State Senator Ron Calderon helped open the Central Basin Municipal Water District's new headquarters in 2008.
Federal authorities subpoenaed records from the Central Basin Municipal Water District in Commerce just days after the office of state Senator Ron Calderon was raided by FBI agents, the president of the water district board confirmed Friday.
The U.S. Attorney's Office declined to comment on the subpoenas. Calderon's brother, Tom, reportedly received hundreds of thousands of dollars in consultant fees from the water district over the past decade. Together, Ron and Tom Calderon donated more than $36,000 to water district board candidates over a five-year period, according to campaign finance reports reviewed by KPCC.
Water district board member James Roybal confirmed the subpoenas. He was elected to the board last year and has led a reform effort that included terminating Tom Calderon's contract earlier this year.
State Sen. President Pro Tem Darrell Steinberg, D-Sacramento, second from left, discusses Gov. Jerry Brown's education plans, during a Capitol news conference in Sacramento, Calif., Thursday, April 25, 2013.
Update 3:52 p.m.: Budget passes both houses of legislature
After an opening fiery partisan debate, California’s legislature approved a $96.3 billion budget bill Friday and lawmakers were zipping through more than 20 trailer bills that implement the plan.
Both houses approved AB110 on party-line votes: 28-10 in the Senate and 54-25 in the Assembly.
The budget included historic reforms to public school funding and $5 billion to repay debt the state owes, including $2 billion to public schools.
Republicans in both houses criticized the plan for failing to pay down more of the state’s debt and for keeping the state’s growing pension liabilities off the ledger.
Asm. Jeff Gorrell (R-Camarillo) said the plan relied too heavily on temporary taxes voters approved with Prop 30 and that it contains additional spending that will come back to hurt the state once the higher sales and income taxes passed by voters last fall expire.
David McNew/Getty Images
The U.S. Supreme Court ruled this week that the port can not require truckers to have an off-street parking plan.
All politics are local — even when the U.S. Supreme Court is involved.
San Pedro Congresswoman Janice Hahn says the High Court's decision this week on the Port of L.A.'s clean trucks program will have a direct impact on the port's neighbors.
The Supreme Court left intact the central part of the port's clean trucks program, which requires cargo haulers to use modern rigs that run on cleaner fuels.
But the court ruled that the port can not require truckers to have an off-street parking plan. And that, says Hahn, could make life tough for those who live near the ports. Hahn, a Democrat who also used to represent the port area as an L.A. City Councilwoman, says the city can and does enforce some regulations.
"We tried doing no parking, we've limited the streets that trucks can drive on," Hahn says. "What you find in Los Angeles, of course, is there's not all that many parking enforcement officers. It's one of the things that always seems to be getting cut."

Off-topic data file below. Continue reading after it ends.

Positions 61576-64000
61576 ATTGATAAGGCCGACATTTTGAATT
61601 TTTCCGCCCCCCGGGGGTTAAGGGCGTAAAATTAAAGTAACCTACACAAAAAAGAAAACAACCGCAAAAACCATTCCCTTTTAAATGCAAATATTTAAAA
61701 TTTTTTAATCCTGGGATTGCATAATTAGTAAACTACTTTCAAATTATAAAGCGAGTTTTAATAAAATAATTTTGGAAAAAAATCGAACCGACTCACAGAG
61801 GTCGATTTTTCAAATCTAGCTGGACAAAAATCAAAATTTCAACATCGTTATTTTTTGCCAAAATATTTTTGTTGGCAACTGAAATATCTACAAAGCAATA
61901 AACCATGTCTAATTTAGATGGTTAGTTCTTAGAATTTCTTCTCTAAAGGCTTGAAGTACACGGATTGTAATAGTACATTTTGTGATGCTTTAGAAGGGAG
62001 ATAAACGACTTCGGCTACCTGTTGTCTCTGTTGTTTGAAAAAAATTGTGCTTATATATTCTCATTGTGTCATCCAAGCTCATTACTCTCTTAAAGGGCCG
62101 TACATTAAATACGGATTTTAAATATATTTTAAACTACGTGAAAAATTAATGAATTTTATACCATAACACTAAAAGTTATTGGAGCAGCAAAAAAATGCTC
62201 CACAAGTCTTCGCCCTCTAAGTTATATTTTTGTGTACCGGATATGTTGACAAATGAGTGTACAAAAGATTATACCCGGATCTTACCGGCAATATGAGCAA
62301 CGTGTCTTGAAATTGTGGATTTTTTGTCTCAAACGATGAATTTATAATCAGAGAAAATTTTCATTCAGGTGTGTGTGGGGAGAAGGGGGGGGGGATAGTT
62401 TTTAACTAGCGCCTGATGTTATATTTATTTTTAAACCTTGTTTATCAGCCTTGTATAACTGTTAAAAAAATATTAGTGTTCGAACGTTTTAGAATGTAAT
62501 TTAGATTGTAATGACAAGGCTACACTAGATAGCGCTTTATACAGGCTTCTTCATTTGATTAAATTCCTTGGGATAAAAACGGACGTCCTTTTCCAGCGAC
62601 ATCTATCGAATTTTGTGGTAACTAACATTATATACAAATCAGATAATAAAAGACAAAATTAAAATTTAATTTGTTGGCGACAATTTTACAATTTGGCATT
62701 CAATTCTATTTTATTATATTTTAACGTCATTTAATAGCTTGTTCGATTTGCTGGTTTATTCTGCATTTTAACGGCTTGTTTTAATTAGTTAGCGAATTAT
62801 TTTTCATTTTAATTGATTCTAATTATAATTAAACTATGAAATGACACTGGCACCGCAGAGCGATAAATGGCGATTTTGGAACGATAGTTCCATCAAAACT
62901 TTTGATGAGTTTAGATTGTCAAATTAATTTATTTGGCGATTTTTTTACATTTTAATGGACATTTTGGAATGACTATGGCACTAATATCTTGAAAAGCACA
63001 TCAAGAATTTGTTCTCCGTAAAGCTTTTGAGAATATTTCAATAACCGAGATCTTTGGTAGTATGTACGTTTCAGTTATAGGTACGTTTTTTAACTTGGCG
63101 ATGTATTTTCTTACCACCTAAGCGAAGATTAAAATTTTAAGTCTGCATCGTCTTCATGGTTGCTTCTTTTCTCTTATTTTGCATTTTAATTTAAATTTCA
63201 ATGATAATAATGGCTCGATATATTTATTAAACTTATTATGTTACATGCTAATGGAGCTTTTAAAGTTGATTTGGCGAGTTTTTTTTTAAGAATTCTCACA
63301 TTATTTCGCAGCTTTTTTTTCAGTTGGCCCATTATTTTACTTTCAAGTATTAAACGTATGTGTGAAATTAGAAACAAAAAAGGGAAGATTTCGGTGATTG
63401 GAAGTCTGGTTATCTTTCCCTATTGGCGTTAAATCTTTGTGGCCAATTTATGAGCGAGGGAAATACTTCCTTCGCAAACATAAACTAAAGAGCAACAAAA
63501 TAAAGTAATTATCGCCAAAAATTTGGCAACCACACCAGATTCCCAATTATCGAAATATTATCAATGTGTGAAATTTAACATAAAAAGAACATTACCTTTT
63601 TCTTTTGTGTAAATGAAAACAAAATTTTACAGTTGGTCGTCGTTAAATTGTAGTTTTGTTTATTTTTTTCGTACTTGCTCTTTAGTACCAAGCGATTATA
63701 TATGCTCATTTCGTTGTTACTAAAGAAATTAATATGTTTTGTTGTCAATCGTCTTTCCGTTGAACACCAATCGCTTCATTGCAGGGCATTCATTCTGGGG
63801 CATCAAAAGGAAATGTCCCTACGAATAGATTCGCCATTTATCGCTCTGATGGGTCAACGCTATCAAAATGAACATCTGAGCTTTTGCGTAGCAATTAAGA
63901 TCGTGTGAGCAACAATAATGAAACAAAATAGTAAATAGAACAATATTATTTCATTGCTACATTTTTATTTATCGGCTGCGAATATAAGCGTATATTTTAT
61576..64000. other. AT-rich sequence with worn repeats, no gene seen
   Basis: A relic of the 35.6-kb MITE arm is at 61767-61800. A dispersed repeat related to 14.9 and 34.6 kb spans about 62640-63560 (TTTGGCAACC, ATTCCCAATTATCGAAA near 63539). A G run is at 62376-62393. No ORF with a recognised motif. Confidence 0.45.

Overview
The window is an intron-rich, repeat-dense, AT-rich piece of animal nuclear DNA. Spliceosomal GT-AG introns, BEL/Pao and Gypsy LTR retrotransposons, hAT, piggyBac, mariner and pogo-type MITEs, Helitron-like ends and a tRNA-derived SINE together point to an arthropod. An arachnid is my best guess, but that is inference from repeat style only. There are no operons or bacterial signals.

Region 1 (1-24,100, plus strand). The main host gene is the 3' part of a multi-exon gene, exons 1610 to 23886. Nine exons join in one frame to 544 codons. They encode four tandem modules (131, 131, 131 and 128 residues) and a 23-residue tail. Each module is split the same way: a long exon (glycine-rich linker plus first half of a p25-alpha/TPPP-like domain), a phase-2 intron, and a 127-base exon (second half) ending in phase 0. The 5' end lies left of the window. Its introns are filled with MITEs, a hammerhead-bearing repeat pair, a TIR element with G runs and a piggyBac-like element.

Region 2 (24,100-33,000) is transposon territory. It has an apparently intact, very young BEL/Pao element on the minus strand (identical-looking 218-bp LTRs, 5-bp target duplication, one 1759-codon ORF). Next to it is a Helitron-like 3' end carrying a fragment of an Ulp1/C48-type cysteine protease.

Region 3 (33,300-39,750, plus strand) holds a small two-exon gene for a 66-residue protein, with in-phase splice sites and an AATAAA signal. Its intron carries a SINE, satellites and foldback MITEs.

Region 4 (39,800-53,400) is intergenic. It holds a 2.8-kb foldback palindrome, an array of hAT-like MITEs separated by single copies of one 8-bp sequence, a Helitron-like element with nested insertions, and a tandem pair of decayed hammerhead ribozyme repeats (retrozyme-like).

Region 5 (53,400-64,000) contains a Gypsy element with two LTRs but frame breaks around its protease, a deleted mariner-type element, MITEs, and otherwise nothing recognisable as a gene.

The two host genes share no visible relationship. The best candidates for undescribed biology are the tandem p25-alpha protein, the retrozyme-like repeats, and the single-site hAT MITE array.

The Supreme Court ruled that the port can not threaten fines or prison for terminal operators who hire cargo haulers who have violated parts of the clean trucks program. That authority, the court said, rests with the federal government.
Mayor-elect Eric Garcetti is touring LA, meeting with Angelenos before he is sworn into office on July 1.
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Today is Friday, June 14, and here is what's happening in Los Angeles:
Sen. Dianne Feinstein says NSA does not need a court order to search a database of call data, according to Politico. "Feinstein said that she would be open to contemplating changes to the program, in particular legislation that would prevent contractors from handling highly classified data," according to the site.
California lawmakers are considering a proposal to name the Bay Bridge after former Assembly Speaker Willie Brown, reports Capitol Alert.
BRENDAN SMIALOWSKI/AFP/Getty Images
Los Angeles Mayor Antonio Villaraigosa speaks during a luncheon at the National Press Club ON January 14, 2013 in Washington. Villaraigosa spoke about immigration reform, gun laws and other issues.
Two donors to Mayor Antonio Villaraigosa's 2009 election campaign have been ordered to pay $35,000 in fines as a penalty for campaign money laundering, the Los Angeles Ethics Commission said Thursday.
Cindy Baek, who works in the real estate title industry was fined $15,000. She is accused of soliciting donations from business acquaintances to the Villaraigosa campaign, which is legal, and then reimbursing those who gave, which is not.
She reimbured $6,000 in contributions that were given in others' names in June 2008, the Ethics Commission report said. City and state laws require campaign donors to give only their own funds in their own names. Baek did not return a call seeking comment about the fine.
The commission also fined Young Ran Kim for laundering $8,000 contributions to the Villaraigosa for Mayor 2009 campaign. Those contributions were made in others' names in June 2008. Contact and background information for Kim was not immediately available. Contributions from him do not appear on the city campaign finance website.